The French Collection

Eric Zurcher. Les Apparitions d 'humanoides. Alain-Lefeuvre, 1979.

As long ago as 1963, Michel Carrouges, in his seminal study Les Apparition de Martiens, drew our attention to an essential difference between the French UFO experience and that of the United States: it is a difference typified by the simple statistic that during the 1954 French wave almost 1 in 5 of the cases reported were landings, a far higher proportion than has ever occurred in the USA. Now, this difference may be more apparent than real, and the reasons for it may be a question for the sociologist or the ethnologist; nonetheless, whatever the explanation, the fact remains, and it is a fact which has led French ufologists in a very different direction from that taken by their colleagues across the Atlantic.

Though the leading French UFO journal is entitled Lumieres dans la Nuit, the emphasis has always been on landing cases, and particularly on those in which entities, more or less humanoid in appearance, are involved. The biggest and most impressive book in the French UFO literature, Figuet and Ruchon's 750-page OVNI - Dossier Complet, is devoted to straight reports of close encounters, more than 600 of them, each and every one investigated by one or other of France's active and well organised groups. This book by Zurcher, shorter but more probing, is an in-depth contribution to the study of those cases in which humanoid entities have been reported,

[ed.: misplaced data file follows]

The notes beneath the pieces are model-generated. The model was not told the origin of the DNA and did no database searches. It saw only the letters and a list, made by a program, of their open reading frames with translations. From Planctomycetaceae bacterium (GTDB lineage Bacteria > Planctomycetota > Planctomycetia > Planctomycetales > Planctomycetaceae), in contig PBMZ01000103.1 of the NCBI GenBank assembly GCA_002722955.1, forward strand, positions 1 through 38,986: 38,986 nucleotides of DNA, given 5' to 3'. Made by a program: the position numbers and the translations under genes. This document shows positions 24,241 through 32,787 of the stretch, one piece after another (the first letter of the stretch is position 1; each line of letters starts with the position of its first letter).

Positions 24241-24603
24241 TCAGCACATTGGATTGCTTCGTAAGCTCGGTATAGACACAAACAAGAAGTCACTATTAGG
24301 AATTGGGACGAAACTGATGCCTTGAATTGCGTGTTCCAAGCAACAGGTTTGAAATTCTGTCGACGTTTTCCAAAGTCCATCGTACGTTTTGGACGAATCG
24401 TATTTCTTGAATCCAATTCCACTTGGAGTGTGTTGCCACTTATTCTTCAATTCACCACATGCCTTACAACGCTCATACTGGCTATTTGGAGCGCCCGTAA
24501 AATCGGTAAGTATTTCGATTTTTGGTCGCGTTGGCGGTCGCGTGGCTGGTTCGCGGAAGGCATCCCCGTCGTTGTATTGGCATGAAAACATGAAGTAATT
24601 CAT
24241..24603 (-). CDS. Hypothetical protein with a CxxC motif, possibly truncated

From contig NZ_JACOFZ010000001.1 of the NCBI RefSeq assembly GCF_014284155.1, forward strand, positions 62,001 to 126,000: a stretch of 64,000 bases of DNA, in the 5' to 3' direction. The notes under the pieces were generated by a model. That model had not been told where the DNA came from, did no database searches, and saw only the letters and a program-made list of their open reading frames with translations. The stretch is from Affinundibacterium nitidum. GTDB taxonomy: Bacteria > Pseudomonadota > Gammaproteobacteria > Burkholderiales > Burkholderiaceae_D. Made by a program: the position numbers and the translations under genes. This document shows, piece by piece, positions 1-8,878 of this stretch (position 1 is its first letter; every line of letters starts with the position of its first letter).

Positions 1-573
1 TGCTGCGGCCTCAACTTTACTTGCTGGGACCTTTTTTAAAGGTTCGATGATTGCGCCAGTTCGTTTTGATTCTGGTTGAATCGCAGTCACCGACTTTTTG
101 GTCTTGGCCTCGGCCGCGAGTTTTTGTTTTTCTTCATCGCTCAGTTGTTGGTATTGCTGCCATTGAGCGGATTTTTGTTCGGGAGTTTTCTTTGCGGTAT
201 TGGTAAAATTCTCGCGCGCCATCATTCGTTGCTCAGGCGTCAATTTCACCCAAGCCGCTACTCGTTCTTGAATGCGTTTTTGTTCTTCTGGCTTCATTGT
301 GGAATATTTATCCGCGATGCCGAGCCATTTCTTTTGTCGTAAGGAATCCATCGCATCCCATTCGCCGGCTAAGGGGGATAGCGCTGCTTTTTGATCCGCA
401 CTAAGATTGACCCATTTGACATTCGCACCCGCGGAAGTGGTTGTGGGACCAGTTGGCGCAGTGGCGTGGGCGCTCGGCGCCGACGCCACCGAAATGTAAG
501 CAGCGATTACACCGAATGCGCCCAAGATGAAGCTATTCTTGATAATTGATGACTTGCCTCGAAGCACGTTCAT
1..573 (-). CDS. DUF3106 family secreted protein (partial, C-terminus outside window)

The first part of the book sets out to do for ufonauts what McCampbell's Ufology did for their vehicles. 202 French cases of alleged humanoid encounters are taken to pieces and analysed according to their component elements, in chapters whose subject matter ranges from soil traces to the sounds heard by witnesses, and establishing the who, the when and the where of the reports. But the most interesting sections are of course those which relate to the ufonauts themselves.

There are sections devoted to the varieties of their visual appearance; to their dress and their appearance; to their activity and behaviour, whether on their own or in regard to the witness(es}. This latter section, for example, comprises such sub-headings as mode of appearance, mod e of movement, activity in regard to the environment, activity in regard to the UFO itself, activity in regard to the witness, and mode of disappearance. Each of these aspects is given its statistical basis: thus we learn that of the sample, 52% were cases in which the phenomenon was already 'in place' when the sighting occurred, the witness coming upon it 'by accident or otherwise'.

Even if this were all, the book would be immensely valuable, for it gives us just the sort of information base which is essential to valid model-building. But factual analysis represents only the first half of Zurcher's study. In the second part. he essays a comparative study between, on the one hand, the material gathered in part one, and on the other, reports from other fields of phenomena which appear to have characteristics in common. What can we learn, the author speculates, from a comparison of humanoid apparitions w1th religious visions? with paranormal entities such as spirit forms? with the entities of myth and folklore? Or with the creations of the human psyche?